The campaign to tackle serious violence in Nottingham and Nottinghamshire intensified today as partner agencies came together to launch an even wider and stronger team approach.
Nottinghamshire Police and Crime Commissioner Caroline Henry hosted an event to launch the Violence Reduction Partnership – rebranding the former Violence Reduction Unit to recognise the increased involvement of partner agencies in working together on the issue.
It coincides with the start of the national Serious Violence Duty, which places a new legal requirement on a range of public sector organisations to share information locally to reduce incidents of violence, like knife and gun crime, and prevent loss of life.
It will build on the success of the work that is already happening in Nottinghamshire, which has seen 4,245 children and young people being supported by Violence Reduction Partnership interventions since 2020 – from diversionary and mentoring activities such as boxing coaching and access to music studios, to community outreach work, counselling and support with education and employment.
Commissioner Henry said: “The Serious Violence Duty is a game-changer as it brings even more organisations together, to share information and collaborate on the response to serious violence.
“The advantage of this is that there is more awareness of issues and trends across the city and county, people can call upon expertise from partners and – importantly – we don’t miss any opportunities to help people to break the cycle of violence.
“Often it is not just one intervention that puts a young person back on the right track – it is a complete package of support that helps them sustain a transformation. So the more agencies that are aware and involved in this, the better chance they have of success.
“We are fortunate here in Nottinghamshire to have a well-established partnership of agencies who are all working toward the same aim – to make Nottinghamshire safe and free from serious violence.
“Today’s rebranding of the Violence Reduction Partnership is a perfect opportunity to recognise the incredible work of our partners and how this work will strengthen even further with the Serious Violence Duty.”
Statutory partners, the community, voluntary sector and young people were invited to the event at Trent Vineyard, Lenton Lane, Nottingham, to celebrate achievements to date and define aspirations for the newly launched partnership.
One of the organisations that already works alongside the Violence Reduction Partnership is Stone Soup Academy, an award-winning, outstanding alternative provision that meets the needs of students aged 11 to 18 who have either been excluded or are at risk of exclusion from mainstream education.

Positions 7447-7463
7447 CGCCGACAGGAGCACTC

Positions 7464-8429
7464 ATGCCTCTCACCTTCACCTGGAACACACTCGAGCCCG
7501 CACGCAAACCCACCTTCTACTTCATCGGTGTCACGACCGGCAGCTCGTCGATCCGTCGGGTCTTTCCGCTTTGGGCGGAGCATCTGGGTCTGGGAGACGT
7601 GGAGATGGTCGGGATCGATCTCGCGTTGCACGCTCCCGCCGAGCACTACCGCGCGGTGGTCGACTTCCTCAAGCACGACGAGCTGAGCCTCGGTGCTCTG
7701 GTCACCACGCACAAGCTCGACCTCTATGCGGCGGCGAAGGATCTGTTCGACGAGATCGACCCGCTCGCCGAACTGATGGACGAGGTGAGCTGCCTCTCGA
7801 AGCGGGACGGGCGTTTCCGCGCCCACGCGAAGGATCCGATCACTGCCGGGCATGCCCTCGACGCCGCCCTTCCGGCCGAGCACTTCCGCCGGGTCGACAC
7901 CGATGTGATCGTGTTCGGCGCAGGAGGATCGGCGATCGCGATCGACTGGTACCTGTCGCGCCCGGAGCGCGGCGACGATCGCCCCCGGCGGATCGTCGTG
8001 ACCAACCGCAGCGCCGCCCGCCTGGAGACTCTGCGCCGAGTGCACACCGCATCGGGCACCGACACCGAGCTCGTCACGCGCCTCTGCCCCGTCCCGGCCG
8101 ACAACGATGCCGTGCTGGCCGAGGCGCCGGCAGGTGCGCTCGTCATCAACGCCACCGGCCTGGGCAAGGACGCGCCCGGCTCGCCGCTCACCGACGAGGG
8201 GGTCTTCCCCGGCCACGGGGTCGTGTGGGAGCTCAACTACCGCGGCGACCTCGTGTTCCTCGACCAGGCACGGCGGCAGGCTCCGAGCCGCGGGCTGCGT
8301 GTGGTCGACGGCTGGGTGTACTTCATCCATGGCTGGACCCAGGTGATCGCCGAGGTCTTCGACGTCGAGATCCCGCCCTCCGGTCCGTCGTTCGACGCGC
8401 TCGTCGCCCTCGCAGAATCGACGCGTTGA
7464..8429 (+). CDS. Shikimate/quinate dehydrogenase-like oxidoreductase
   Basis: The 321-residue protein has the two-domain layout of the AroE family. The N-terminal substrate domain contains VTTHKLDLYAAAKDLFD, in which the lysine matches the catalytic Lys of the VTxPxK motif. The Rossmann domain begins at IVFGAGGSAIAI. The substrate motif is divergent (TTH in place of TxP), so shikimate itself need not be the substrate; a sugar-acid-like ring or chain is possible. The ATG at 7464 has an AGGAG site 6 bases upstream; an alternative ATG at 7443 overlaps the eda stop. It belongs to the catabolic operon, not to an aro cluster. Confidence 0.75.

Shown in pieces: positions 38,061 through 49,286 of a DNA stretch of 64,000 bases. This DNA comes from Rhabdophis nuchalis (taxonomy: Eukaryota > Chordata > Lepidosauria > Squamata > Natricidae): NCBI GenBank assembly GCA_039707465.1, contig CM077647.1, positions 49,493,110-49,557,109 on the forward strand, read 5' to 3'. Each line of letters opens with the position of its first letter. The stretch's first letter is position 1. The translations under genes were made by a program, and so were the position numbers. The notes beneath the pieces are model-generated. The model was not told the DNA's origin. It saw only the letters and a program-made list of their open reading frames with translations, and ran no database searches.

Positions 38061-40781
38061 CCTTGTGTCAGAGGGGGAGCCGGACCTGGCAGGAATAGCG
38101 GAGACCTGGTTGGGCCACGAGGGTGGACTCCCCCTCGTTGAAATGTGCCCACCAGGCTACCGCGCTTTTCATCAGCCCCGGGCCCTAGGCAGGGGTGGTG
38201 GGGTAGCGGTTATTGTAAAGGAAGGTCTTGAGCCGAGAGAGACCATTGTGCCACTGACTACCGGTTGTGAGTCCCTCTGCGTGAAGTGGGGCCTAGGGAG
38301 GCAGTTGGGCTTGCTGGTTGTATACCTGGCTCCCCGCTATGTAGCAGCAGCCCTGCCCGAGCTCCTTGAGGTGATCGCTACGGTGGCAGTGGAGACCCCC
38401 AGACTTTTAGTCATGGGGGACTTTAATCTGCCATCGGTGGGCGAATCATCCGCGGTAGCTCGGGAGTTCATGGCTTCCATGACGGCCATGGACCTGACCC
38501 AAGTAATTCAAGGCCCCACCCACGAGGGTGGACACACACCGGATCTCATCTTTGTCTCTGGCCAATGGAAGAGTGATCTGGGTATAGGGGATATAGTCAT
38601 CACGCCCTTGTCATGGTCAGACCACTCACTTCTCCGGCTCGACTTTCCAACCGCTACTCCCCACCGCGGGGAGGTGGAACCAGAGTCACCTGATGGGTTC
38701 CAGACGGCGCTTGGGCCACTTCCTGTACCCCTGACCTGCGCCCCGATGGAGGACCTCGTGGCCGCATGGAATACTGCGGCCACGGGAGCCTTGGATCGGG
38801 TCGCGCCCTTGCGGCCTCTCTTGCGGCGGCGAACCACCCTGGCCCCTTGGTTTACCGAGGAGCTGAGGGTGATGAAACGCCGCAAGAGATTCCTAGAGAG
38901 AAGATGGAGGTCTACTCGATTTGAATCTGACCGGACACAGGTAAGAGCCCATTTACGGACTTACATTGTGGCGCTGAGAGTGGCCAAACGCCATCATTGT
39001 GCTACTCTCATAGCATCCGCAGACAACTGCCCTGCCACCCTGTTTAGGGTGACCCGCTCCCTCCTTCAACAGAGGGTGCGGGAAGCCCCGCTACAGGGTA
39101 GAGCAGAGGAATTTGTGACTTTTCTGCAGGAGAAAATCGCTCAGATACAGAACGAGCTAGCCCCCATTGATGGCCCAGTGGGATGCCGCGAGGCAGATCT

It has recently benefitted from funding from the Violence Reduction Partnership for a parent engagement coach to engage with hard-to reach students, whose attendance is poorer and work with them and their families to address issues of antisocial behaviour and violence.
Kerrie Henton, Principal at the academy, said: “Working in partnership for us is essential to avoid the dangers of working in a silo. Partnership brings both strength and opportunities for our young people and their families and being able to partner with the Violence Reduction Partnership has brought great opportunities for us.
“In education, there can be a tendency to look inward and you can be in danger of limiting the possibilities for your young people, whereas at Stone Soup Academy we are really passionate about opening our door to collaboration with other participants across the city developing our cultural capital and increasing the breadth of our curriculum offer.
“Outstanding education is wider than purely curriculum subjects, it looks at the child and examines what their needs are and then puts in an education to meet these needs. We're able to address these needs through participation and collaboration.”
Natalie Baker-Swift, head of the Violence Reduction Partnership for Nottingham and Nottinghamshire, working to Caroline Henry, Police and Crime Commissioner, said working as a team was the best way to tackle serious violence in the long term.
“No one single agency can work to solve this issue. You can't arrest your way out of the problem,” she said. “Therefore, it's absolutely vital that with the new Serious Violence Duty, that organisations such as police, prisons and education, health and the local authorities work together to protect our children and young people.
“What's really important about the Serious Violence Duty is it provides leverage to actually get education more involved in this. That’s academies, alternative provision like Stone Soup, who do some really incredible work with children and young people to protect them and reduce the impact of serious violence and exploitation, but also across the board.
“By sharing data, sharing our knowledge of children and young people in Nottingham, particularly those who aren't in full-time education, that are at risk of being excluded, we can do more to ensure that they're getting the support of the continued provision that they need to achieve positive outcomes going forward.”